Wednesday, January 7, 2015

Eat and Learn at the NCRS

 So yesterday at the NCRS there was a research presentation for the staff there.  Now that the research report is complete, all of the support staff was anxious to see how the summer of work turned out.  So in order to get everyone there, including me, there was a great lunch.  Stephanie made some potato and ham soup.  There was bread and salad and a cake.  So naturally after eating that, everyone was ready to see the results.  Tim and Stephanie covered the field crops.
And Brian went over the specialty crop results.
It was important to present it this way to the group so that we can all discuss it and see what needs to be done the next season.  Which will probably be here before we know it.

Wednesday, December 31, 2014

Happy New Year!!!

So now the NCRS crew has moved from the Christmas tree set to the New Year's parade float.  

Monday, December 29, 2014

Not an Outrage

So just a year and a half ago I made this blog post when gas shot up to $4.29 a gallon here in mid-Michigan. 
And today I saw gas for $1.89 in St. Johns.  My tank wasn't quite low enough, so I drove around a lot to make room for the cheaper gas.  It was fun to see the lower price for the gallons pumped.
I won't get into the politics of global oil and effects on domestic production.  But these low prices are going to be enjoyed by drivers while they last.  (And make sure to enjoy a Speedy Freeze too!)

Wednesday, December 24, 2014

Merry Christmas To All....

So with the Research Report all wrapped up and tucked away, the NCRS staff can be thankful for the safe passage of another year...the 21st season of research at the North Central Research Station.  We wish all of our loyal blog followers a very Merry Christmas.

(Not sure why we all look like we're lined up for a soccer penalty kick.)

Tuesday, December 23, 2014

Holiday Reading


So as an added present from the Research Department, here is the 2014 Research Report.  Usually we shoot for the first of the year, but like Santa with the reindeer, Stephanie cracked the whip on us researchers to get the reports written and compiled.  Admittedly, there are a few stragglers, well one anyway.  I have some more contract research reports to submit.  But the NCRS part is done and ready for your review.  Go to the website (agroliquid.com) and click on the research tab and start reading.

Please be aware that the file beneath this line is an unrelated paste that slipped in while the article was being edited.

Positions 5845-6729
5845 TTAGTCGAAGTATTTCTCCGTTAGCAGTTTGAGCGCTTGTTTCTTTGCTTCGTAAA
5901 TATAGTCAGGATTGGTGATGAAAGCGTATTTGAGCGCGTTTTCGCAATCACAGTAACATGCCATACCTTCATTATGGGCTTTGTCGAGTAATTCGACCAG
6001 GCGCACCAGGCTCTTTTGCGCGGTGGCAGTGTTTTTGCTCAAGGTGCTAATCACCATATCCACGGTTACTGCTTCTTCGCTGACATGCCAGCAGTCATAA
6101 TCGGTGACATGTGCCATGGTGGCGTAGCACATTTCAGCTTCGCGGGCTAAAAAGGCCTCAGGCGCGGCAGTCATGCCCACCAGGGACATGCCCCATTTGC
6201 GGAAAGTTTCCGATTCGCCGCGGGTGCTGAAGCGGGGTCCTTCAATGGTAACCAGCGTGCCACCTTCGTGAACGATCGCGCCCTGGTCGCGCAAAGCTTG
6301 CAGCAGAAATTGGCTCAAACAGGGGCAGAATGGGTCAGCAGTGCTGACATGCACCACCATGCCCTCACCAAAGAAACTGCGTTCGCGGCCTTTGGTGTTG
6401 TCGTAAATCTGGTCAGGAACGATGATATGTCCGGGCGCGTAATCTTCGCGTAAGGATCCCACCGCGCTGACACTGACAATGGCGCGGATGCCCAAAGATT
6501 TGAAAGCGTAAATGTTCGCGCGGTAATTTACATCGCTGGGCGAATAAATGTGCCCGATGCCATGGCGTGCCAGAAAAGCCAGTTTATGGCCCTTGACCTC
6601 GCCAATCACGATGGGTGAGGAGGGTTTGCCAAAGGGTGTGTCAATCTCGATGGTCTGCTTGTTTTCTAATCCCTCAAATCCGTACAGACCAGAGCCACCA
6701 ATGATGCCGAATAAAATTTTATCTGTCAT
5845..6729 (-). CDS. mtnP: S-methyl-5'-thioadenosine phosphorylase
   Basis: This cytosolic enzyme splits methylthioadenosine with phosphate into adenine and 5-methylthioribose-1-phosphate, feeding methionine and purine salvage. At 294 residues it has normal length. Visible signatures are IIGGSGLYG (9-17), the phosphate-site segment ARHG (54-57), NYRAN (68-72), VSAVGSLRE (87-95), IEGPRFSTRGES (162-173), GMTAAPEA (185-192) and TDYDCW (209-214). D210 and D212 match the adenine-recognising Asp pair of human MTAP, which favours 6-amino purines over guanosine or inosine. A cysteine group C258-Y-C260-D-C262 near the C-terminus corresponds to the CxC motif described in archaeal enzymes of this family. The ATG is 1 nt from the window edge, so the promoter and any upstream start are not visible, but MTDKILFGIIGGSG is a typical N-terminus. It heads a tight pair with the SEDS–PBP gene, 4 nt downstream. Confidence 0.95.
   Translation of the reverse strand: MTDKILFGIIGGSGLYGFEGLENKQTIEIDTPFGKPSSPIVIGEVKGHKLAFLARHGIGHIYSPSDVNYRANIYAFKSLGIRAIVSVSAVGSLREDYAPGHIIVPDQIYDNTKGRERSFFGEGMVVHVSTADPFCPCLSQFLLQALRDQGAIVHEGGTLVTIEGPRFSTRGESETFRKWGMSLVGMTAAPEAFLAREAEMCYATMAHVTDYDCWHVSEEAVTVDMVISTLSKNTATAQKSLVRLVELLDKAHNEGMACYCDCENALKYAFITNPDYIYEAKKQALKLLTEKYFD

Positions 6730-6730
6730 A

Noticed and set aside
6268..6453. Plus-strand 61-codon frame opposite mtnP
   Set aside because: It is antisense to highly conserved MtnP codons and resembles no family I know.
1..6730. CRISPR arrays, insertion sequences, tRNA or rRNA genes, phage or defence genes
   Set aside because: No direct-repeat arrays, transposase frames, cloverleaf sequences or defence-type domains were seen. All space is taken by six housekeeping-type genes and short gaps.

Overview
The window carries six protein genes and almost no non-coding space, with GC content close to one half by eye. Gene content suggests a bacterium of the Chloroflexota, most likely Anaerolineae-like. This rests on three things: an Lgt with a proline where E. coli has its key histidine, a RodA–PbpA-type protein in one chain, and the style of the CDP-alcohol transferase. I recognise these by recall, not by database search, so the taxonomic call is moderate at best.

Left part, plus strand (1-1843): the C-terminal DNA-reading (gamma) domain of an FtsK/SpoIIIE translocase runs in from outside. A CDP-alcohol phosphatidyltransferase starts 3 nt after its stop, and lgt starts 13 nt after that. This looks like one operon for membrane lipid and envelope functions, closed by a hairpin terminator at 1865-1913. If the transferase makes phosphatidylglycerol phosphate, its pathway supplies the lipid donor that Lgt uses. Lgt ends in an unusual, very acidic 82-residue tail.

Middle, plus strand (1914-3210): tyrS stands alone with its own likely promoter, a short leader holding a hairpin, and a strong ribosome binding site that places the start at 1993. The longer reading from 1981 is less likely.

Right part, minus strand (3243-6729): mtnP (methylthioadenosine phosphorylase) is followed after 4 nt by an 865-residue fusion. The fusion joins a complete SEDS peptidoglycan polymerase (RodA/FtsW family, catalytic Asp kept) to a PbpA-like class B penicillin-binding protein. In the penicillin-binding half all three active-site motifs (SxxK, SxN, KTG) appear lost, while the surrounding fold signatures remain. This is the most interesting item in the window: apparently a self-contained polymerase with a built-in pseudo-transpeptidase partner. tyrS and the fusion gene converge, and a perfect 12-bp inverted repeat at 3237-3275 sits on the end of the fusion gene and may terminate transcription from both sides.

As usual, thank you Stephanie for all of your hard work.  Although she makes it look easy.
By the way, you wouldn't know it was December 23 in Michigan today.  In the lobby of the office building there is a large monitor with a picture and the weather.  In the upper right corner is the current temperature outside the office.  Fifty degrees!!! Naturally I had to go outside and walk around in it.  We probably should change the picture, but it surely will look like that sometime now that it's winter.  I'll keep you posted. 
It's almost Christmas Eve, which means it's almost Christmas.

Tuesday, December 16, 2014

Back to Skool

So last week I had a chance to impart some of my wisdom (well that may be a stretch) into the brains of a bunch of high school sophomores.  It was at Grand Ledge High School which is in the town where I live.  I had known the chemistry teacher there for awhile, and always wanted to give a presentation about farming and soil chemistry.  As ag professionals, we are called to try and bridge the gap between the ag and non-ag public.  And these days that bridge is pretty long.  So I was able to work my way into guest lecturer status for three beginning chemistry classes before 75 or so kids.  In the picture above I am giving a brief company introduction, but I did not get into products.  Instead I wanted to show how the soil is full of chemical reactions necessary for life.  Reactions are both chemical and biological (like N-fixing bacteria and soybeans).  It all starts with charges on clay, nutrient exchange and forms of nutrients absorbed by plants.  There is no difference in forms absorbed whether from organic or manufactured fertilizer.  And since fertilizer nutrients come from the air and ground, farming is the ultimate in recycling as nutrients are returned to the ground for use by plants.  I also showed nutrient deficiencies, farmer decisions to be made, careers in agriculture (like the constant joy of being a research manager) and showed the IQ Hub and invited them to stop by.  I also delved into the fun subject of GMO crops. Well somebody had too.  It was all good, but hopefully most of these young minds will be guided by science and not emotion.  In all things. That goes for you too.  By the way, teaching is hard.  Imagine coming up with a lesson plan each day, repeating it several times in a row, and keeping the kids engaged.  Plus the lunch time of 10:30 would be tough to get used to. 

Saturday, December 13, 2014

Enjoying the View...Then It's Gone

So this time of year it is almost always cloudy here in Mid-Michigan.  But the other afternoon it was clear and there was a really nice sunset.  So naturally I had to take pictures.  You have to be quick as it doesn't stick around too long.  The next two are from ground level just outside the door near my cubi...I mean work station.

Then I went upstairs to the observation deck and took these pictures of the backside of the building lit up by the sunset.

By the way, there is no waiting on outside seating these days.